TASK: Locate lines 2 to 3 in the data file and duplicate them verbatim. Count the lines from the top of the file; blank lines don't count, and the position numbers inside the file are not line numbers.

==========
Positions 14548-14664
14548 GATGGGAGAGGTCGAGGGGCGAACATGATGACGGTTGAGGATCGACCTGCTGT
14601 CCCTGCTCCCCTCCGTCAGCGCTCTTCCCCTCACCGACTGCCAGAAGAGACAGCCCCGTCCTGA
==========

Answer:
14548 GATGGGAGAGGTCGAGGGGCGAACATGATGACGGTTGAGGATCGACCTGCTGT
14601 CCCTGCTCCCCTCCGTCAGCGCTCTTCCCCTCACCGACTGCCAGAAGAGACAGCCCCGTCCTGA